Is Advil Idolatry?

Is Advil Idolatry?

Here’s the scenario: You wish to worship the one G-d, yet you have a mild headache. You are fortunate enough to possess three adult-dose ibuprofen tablets, which you know to relieve these exact symptoms. You also possess a glass of water and, intriguingly, a hard-boiled egg. What are you going to do?

Don’t answer too quickly. There is no small measure of theology afoot here, in this common, apparently mundane circumstance.

The first philosophical issue with taking an Advil for your headache is the problem of induction. A skeptic such as Hume would ask how you know that ibuprofen will relieve your headache better than the egg. You cannot rely on past experience with the substances, as all experience on logically tells us about what has already happened, whereas the future, today’s Advil, may raise your cholesterol while the egg heals your headache. It does no good to claim it was always the opposite in the past, or that in your past your expectations in this scenario were always met, since the accuracy of past predictions may itself be merely an artifact of the past, irrelevant to today.[i]

No, if we are to properly face our dilemma we must assume we know certain truths about the universe in a future-proof way. Call them axioms, assumptions, or the direct experience of the atemporal. Say we know G-d, and G-d made the Universe, from the beginning, with a certain consistency. Things have names reflecting an adherence to an internal and an external order. Call this “nature.” The Advil is better for our headache than the egg, all else being equal, since this is the nature of ibuprofen.[ii] We ought to be comfortable with Advil having a nature, as our scenario starts with a desire to worship the one G-d, who made the world intelligible.[iii]

However, having escaped one problem by setting forth the notion of nature, we immediately find ourselves trapped anew.

We wish to take Advil instead of the egg for our headache, since the Advil has a pain-relieving nature when ingested. But isn’t this relying on a limited being, that is, ibuprofen tablets, instead of relying on upon G-d? After all, the original idolaters worshipped the sun and moon because they thought it would help their crops grow; perhaps I worship Advil to help me get back to work. Ingestion would not be the strangest form of worship.[iv]

Now, perhaps we could separate Advil from idol by pointing out we do not believe the medicine alone will help us, but rather that G-d gave it the power to help us. However, the origin in G-d of a creation’s beneficent (or malevolent) power is only enough to negate the most radical idol worship, which holds G-d has abandoned the earth entirely to the forces of nature. This is full-progressed idol worship, civilized and mature, and it sounds suspiciously similar to Emerson and Thoreau.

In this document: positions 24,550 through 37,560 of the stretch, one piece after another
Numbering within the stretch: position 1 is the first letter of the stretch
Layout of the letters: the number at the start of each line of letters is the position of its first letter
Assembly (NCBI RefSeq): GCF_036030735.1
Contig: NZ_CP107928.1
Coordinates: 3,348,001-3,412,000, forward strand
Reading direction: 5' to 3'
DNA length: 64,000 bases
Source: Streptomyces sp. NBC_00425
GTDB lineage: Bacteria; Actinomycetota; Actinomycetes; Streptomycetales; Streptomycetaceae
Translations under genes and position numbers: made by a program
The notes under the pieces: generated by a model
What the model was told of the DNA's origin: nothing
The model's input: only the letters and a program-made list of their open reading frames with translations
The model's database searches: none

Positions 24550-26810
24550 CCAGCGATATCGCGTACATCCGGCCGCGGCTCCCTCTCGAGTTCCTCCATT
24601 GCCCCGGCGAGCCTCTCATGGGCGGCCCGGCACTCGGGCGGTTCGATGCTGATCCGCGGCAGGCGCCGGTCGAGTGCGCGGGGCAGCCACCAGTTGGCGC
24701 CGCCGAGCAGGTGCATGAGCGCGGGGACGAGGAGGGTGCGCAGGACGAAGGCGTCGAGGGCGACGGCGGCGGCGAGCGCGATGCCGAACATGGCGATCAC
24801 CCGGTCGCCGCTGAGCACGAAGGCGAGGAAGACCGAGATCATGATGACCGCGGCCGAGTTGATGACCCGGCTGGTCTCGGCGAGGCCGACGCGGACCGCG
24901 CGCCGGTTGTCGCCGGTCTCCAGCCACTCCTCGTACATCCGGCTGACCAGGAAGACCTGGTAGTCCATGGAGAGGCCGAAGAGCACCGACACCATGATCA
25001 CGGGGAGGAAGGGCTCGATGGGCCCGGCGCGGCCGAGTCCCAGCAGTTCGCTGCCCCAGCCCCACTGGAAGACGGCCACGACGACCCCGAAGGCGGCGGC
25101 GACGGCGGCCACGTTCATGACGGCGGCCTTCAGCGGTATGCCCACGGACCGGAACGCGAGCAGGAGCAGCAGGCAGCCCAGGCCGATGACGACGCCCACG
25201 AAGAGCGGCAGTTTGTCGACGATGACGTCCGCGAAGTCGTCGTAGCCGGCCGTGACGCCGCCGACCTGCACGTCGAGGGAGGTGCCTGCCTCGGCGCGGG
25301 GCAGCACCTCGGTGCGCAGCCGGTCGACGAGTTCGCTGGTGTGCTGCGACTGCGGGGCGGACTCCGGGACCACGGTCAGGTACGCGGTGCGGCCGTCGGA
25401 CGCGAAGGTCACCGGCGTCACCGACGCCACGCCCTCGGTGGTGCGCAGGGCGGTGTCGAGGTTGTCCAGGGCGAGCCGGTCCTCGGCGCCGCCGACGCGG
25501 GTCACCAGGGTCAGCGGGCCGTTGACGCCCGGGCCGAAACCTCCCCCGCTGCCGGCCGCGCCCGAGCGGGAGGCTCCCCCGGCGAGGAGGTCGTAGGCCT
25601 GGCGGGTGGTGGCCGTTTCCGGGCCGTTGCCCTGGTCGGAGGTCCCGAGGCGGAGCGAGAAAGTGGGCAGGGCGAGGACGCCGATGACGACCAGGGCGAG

The original idol worship, however, does not exclude G-d as an active force consistently present in the universe generally or human lives specifically. It merely claims there are other powers, too, with the ability to open or close the valves of divine blessing at will, like ministers to a king. The original sun worshippers did not think the sun was the source of its own power with G-d long gone, but rather that the sun was appointed by G-d to bestow vivifying radiance upon the earth, and despite the origin of its appointment and its power in G-d, one must thank and praise the sun as well if one wants the crops to grow.

What does this have to do with taking ibuprofen? I’d understand if we thought Advil had a choice in whether to cure our headache, leading us eventually to thank and praise it. But we apparently see the medicine the way a true monotheist sees the sun, i.e. as the “ax in the hands of the wood chopper,” merely instrumental to G-d’s purposes, and possessing no free choice whether to help or hurt us at all. Advil is merely G-d’s tool. It has a curative nature, bestowed upon in by G-d, and it is only G-d we thank for it. We are not like the sun worshippers of old. Right?


Though the sun worshippers’ mistake manifests most clearly in the case of an intermediary with free will, it also expresses, in a more refined fashion, in every inherent quality. That is, Advil’s pain-relieving quality can in itself be the object of a subtle form of idol worship.

The question is, what is nature? We noted before that the very logic ingesting Advil (instead of an egg) for your headache is based on the nature that inheres in the medicine, a nature very much connected to a G-d who exists beyond time. What is the nature of this nature?

If the nature of Ibuprofen is a set of rules or laws created by G-d as an independent entity, this means that both the man who deserves a headache and the man who deserves his headache to end will be served by the Advil equally. If this does not sound scandalous, the business equivalent would be that a man who deserves to be richer and a man who deserves to be poorer are served equally, under the law of nature, by identical business practices.